PHOENIX — State lawmakers took the first steps Wednesday to honoring assassinated reporter Don Bolles in the same way Arizona honors various veterans, pioneer women, the Ten Commandments and Jesuit missionary Father Kino.
Without dissent the House Government Committee authorized placement of a memorial to the Arizona Republic investigative reporter in Wesley Bolin Plaza. That area, just across the street from legislative buildings, already is home to more than two dozen plaques, statues and other memorabilia including large guns from the USS Arizona and USS Missouri.
HB 2171 needs approval by the full House before going to the Senate.
But even if it survives the full legislative process, none of that guarantees anything will be erected.
The measure and its Senate companion, SB 1039, simply authorizes placement of a memorial. It would be up to private sources to raise the funds for the design and construction.
There are some memorials already to Bolles who died 11 days after a car bomb exploded after he went to the Clarendon Hotel in Phoenix in 1976 to meet with a source, later identified as John Harvey Adamson, who never showed up. That includes one at the hotel which the local chapter of the Society of Professional Journalists got designated in 2019 as a Historic Site in Journalism.
And what’s left of Bolles’ 1976 Datsun 710 was on display at the Newseum in Washington, D.C. until it closed.
“But for a man like Don Bolles, I think more is needed than commemorating a place where he experienced the worst day of his life,” said Tim Eigo, editor of Arizona Attorney Magazine. And he said placement of a memorial in Wesley Bolin Plaza is appropriate, calling it “Arizona’s front yard where we display our most honored and cherished aspects.
“It’s where people from all walks of life, all places and ages pause to read, think, smile and sometimes even weep at the sacrifices their fellows have offered on behalf of others,” Eigo told lawmakers. “And so recognition there is properly reserved for the most deserving which, I believe, makes Don a worthy candidate.”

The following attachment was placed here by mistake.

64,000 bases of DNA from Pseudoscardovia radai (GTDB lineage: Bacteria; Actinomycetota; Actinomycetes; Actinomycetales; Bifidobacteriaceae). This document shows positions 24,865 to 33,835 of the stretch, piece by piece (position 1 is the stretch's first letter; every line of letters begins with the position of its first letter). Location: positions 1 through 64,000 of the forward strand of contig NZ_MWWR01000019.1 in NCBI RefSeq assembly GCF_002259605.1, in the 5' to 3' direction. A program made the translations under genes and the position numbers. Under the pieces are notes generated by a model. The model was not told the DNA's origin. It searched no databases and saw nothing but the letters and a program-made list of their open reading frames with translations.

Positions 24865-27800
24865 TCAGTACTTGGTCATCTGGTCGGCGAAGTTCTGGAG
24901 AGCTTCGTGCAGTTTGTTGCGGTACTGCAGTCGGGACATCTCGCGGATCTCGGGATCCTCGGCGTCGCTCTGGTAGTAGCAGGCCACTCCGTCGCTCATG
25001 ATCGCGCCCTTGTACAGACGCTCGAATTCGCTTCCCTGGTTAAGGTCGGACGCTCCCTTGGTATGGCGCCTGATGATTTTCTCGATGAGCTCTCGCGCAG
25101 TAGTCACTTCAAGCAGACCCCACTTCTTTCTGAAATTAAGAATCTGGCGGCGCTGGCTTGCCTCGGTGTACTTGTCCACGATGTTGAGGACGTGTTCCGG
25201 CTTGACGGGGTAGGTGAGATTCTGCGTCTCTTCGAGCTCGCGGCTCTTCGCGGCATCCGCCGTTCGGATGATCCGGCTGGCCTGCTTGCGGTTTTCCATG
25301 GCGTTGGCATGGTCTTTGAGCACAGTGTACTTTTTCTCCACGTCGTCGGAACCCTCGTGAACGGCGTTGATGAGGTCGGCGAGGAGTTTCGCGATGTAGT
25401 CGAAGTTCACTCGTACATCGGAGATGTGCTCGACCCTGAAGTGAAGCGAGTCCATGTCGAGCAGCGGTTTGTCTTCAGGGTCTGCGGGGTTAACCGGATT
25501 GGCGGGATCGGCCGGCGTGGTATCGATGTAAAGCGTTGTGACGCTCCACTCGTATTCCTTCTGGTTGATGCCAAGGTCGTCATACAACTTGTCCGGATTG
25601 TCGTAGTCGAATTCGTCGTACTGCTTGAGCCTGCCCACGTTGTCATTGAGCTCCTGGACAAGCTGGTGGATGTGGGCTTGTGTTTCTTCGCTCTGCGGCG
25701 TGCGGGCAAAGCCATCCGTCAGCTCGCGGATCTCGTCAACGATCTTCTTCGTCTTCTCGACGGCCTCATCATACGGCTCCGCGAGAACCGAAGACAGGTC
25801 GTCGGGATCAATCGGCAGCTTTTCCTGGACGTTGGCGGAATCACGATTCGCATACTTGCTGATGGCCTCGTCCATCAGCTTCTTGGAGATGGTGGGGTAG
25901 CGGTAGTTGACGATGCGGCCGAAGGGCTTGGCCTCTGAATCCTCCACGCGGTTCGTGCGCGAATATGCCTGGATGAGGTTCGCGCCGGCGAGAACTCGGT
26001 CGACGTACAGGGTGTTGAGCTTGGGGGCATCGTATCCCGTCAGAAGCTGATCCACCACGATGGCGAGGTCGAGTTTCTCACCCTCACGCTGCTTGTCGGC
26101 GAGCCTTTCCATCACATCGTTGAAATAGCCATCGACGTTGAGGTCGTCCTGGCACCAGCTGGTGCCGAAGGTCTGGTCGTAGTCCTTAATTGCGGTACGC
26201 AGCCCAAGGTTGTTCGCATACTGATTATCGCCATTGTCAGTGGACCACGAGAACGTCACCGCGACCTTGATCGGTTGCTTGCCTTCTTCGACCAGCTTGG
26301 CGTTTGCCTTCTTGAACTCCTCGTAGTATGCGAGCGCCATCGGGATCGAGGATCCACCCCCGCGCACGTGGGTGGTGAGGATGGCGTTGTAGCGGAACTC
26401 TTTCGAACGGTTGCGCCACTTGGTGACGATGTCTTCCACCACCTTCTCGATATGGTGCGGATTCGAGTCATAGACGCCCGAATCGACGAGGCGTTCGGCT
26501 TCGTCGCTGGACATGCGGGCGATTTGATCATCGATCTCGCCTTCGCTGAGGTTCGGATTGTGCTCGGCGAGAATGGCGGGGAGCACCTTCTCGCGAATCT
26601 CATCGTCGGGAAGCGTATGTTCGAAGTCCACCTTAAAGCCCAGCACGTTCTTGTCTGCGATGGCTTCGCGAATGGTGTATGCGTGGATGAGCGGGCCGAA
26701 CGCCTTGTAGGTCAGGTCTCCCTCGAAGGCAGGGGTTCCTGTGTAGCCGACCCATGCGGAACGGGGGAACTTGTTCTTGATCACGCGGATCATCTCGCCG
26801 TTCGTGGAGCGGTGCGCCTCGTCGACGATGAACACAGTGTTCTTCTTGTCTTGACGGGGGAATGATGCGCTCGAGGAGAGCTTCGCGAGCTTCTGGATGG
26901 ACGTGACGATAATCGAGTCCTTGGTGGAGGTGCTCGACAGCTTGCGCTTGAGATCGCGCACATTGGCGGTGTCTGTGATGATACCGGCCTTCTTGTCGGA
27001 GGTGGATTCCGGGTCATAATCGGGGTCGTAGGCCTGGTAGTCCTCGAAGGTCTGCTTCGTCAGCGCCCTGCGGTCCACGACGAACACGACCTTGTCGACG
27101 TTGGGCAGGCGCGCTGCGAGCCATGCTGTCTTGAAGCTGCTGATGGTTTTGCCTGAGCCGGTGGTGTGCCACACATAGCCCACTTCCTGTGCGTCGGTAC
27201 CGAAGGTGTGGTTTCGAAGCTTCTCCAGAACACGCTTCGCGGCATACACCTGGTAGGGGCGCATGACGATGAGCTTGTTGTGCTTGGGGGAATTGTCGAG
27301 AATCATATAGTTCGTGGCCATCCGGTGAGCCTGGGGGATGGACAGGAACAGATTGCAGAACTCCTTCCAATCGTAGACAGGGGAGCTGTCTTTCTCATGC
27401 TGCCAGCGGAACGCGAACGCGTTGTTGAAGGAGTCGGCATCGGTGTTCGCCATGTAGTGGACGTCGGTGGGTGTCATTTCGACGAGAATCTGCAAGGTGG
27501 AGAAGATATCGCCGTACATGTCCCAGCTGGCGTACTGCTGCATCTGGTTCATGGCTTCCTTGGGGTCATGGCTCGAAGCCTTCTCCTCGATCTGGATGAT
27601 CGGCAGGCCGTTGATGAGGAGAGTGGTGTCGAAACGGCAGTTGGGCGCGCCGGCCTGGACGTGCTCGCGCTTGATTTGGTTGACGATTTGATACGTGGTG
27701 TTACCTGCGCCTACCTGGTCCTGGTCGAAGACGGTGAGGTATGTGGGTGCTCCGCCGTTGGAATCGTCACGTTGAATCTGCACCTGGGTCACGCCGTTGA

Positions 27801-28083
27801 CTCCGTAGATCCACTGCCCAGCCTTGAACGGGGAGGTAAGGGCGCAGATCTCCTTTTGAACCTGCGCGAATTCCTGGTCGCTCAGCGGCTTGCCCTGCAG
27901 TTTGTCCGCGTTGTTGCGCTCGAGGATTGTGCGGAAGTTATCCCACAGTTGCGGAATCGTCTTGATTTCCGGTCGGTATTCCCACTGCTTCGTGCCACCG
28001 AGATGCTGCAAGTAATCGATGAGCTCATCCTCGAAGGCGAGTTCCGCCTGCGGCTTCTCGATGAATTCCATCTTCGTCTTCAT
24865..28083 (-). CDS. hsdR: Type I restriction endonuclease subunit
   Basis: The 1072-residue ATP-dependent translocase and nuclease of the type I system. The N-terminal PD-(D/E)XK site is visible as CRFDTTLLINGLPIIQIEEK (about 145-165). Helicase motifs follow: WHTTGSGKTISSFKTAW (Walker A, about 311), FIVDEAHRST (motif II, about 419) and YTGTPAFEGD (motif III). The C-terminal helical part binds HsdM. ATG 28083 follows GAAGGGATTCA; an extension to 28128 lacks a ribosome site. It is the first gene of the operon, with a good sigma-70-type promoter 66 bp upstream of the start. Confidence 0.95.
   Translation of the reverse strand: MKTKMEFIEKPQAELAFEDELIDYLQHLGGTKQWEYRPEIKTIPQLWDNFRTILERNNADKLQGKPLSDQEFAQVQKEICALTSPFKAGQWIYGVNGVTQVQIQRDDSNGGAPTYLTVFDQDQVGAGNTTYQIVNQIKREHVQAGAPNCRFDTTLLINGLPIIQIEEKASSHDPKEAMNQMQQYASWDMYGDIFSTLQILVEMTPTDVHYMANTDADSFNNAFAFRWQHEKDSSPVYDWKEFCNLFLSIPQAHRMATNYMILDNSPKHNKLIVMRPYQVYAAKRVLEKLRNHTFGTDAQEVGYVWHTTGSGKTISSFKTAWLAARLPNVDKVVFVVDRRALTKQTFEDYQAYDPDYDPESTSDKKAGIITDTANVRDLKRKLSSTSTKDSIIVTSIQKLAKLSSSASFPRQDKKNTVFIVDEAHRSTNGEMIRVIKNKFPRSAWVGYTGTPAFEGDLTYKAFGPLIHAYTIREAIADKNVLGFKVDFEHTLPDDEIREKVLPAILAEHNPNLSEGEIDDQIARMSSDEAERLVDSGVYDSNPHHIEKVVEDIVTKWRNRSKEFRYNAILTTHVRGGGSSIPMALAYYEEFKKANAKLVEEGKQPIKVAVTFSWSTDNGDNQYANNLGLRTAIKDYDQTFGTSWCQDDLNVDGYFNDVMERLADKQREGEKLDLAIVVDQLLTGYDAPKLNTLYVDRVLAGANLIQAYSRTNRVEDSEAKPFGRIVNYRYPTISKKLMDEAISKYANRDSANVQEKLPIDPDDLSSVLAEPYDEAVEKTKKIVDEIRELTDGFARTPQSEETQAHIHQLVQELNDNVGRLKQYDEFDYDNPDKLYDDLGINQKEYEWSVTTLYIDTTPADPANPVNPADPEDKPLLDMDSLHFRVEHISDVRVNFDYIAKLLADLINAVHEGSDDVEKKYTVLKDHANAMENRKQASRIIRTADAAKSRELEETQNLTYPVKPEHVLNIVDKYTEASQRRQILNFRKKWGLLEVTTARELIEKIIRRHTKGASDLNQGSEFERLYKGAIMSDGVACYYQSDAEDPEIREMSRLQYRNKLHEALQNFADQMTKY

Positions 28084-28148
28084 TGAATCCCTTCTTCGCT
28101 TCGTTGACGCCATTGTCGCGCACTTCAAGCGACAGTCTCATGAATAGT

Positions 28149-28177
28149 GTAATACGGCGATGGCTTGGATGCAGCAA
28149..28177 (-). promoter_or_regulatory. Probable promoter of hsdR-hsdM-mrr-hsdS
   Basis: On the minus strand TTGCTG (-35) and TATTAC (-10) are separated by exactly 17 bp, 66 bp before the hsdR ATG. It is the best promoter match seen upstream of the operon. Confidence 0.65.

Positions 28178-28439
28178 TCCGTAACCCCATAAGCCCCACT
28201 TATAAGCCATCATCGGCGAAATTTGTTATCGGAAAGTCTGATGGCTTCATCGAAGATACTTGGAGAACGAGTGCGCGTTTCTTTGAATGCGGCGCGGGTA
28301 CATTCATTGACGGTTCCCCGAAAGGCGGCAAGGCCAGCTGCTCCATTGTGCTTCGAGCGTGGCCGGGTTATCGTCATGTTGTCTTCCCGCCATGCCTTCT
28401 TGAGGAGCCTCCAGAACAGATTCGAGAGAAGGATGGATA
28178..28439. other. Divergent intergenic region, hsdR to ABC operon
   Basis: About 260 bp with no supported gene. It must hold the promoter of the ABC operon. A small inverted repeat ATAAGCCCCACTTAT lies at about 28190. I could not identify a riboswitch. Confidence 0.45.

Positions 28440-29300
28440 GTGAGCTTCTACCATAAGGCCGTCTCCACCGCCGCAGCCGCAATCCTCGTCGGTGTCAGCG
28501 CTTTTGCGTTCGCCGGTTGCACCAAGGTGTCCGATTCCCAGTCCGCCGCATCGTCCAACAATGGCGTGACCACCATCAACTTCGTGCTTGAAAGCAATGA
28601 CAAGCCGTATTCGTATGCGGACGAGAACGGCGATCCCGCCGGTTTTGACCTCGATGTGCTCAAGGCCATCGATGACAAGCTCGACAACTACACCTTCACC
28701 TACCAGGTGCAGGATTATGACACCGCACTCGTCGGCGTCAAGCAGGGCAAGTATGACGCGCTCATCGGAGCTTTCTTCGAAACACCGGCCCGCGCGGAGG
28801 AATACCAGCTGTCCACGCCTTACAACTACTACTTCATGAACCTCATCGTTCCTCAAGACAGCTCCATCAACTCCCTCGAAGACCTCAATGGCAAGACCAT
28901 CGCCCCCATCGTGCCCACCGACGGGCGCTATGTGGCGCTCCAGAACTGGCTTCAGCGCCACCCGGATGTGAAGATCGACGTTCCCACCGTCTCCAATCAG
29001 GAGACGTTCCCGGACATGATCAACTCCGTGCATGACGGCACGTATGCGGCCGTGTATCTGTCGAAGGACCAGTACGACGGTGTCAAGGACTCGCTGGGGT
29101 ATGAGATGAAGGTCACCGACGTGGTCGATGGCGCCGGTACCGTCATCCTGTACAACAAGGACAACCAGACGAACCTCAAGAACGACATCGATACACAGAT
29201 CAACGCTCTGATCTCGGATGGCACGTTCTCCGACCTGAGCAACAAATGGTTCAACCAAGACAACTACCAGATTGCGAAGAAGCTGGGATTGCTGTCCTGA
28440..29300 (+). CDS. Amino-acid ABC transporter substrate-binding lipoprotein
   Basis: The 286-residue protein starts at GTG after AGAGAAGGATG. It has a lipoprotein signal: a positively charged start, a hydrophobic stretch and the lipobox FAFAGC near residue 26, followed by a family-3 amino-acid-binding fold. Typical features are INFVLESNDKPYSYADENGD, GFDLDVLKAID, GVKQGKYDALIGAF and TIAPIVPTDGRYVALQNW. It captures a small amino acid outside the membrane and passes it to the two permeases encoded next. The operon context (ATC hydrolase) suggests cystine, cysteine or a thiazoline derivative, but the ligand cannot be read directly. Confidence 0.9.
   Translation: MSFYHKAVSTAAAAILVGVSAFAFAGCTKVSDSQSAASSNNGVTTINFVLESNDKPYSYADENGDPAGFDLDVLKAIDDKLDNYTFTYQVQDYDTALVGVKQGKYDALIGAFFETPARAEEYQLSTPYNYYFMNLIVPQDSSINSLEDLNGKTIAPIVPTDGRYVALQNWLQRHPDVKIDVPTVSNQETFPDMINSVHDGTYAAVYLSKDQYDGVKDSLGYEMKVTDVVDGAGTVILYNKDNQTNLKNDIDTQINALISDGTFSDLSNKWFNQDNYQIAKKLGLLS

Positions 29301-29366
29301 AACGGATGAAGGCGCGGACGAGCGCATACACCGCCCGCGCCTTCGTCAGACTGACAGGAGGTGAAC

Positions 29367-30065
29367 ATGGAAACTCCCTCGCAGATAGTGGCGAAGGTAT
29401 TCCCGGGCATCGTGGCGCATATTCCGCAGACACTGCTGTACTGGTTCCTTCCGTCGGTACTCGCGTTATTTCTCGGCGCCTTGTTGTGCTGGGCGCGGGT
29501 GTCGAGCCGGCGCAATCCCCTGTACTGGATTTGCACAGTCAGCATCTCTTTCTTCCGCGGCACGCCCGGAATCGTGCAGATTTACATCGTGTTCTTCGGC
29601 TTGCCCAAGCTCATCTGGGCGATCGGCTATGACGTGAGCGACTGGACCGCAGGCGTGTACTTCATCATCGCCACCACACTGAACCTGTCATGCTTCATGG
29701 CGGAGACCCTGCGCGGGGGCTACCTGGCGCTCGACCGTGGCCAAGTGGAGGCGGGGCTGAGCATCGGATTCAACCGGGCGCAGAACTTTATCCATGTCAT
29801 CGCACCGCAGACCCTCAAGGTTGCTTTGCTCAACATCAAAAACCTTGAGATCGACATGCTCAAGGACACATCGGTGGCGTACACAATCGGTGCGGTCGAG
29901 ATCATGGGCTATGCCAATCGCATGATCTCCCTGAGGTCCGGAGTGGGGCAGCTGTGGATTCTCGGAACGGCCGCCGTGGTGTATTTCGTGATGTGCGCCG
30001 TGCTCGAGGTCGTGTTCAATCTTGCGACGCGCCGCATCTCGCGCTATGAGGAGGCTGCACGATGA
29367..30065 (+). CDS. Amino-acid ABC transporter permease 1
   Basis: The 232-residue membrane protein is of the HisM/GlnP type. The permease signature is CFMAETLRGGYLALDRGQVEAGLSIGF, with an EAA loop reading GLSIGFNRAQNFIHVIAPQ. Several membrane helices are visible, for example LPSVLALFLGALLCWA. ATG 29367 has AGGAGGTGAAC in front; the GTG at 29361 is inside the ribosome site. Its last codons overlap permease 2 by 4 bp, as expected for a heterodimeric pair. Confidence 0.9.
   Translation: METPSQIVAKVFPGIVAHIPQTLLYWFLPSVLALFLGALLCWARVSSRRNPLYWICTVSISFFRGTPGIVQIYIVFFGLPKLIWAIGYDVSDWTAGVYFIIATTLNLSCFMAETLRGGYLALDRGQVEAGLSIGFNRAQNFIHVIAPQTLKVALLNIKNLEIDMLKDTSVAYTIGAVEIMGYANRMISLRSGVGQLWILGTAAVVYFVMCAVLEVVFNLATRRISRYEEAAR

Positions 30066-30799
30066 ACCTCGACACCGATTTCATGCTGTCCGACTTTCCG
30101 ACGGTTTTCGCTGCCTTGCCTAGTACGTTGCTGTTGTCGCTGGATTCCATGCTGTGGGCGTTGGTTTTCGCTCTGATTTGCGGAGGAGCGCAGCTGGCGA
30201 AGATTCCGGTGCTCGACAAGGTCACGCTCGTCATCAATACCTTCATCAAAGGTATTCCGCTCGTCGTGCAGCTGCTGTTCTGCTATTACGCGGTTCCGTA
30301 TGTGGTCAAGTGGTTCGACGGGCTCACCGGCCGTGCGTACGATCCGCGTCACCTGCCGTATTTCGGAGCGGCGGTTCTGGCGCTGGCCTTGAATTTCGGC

Bolles’ assassination, unusual in a country like the United States, provoked an immediate and unique response within the journalism community. Nearly 40 reporters from newspapers around the country, sponsored by Investigative Reporters and Editors Inc., launched an extensive probe that resulted in a series of stories about organized crime in Arizona.
The series was printed in the Arizona Daily Star and many newspapers around the country, though not by the Arizona Republic where Bolles had worked.
Eigo acknowledged that the request comes at a time when the work of journalists has come under scrutiny and criticism from those who disagree with their reporting and claim they are biased. But he told lawmakers none of that should undermine efforts to recognize Bolles for his work.
“When I think back on journalism’s history and Arizona’s history, I’ll say this: Whatever you may think of news today, no one could ever accuse Don Bolles of fake news or misrepresentation,” Eigo said. “He was a stand-up guy.”
Adamson, seeking to avoid the death penalty, agreed to testify against Max Dunlap, saying he had ordered Bolles to be killed, with police saying that was because of a story the reporter had written about a friend, liquor magnate Kemper Marley.
Dunap eventually was sentenced to life behind bars after a first conviction was overturned. He died in prison after a clemency plea was rejected.
Adamson and James Robison, who was accused of planting and detonating the bomb, also have since died.
Memorials at Wesley Bolin Plaza have not been without their controversy.
In 2011, the Senate voted to tear down part of a memorial to the victims of the 2001 terrorist attack at the World Trade Center after some lawmakers said they were upset by some of the phrases carved into the ring. Sen. Al Melvin, R-Tucson, said the memorial should have only “patriotic, pro-American words” and not phrases that represented attitudes at the time, like “fear of foreigners.”
And in 2020, a monument to Confederate troops was removed from the park at the request of the United Daughters of the Confederacy following controversy about whether it was appropriate in a public place.
Among others memorials and monuments still in place are those honoring Purple Heart recipients, crime victims, canines who have worked with law enforcement, former Gov. Ernest McFarland, and the 19 members of the Granite Mountain Hotshot Crew killed during a 2013 fire.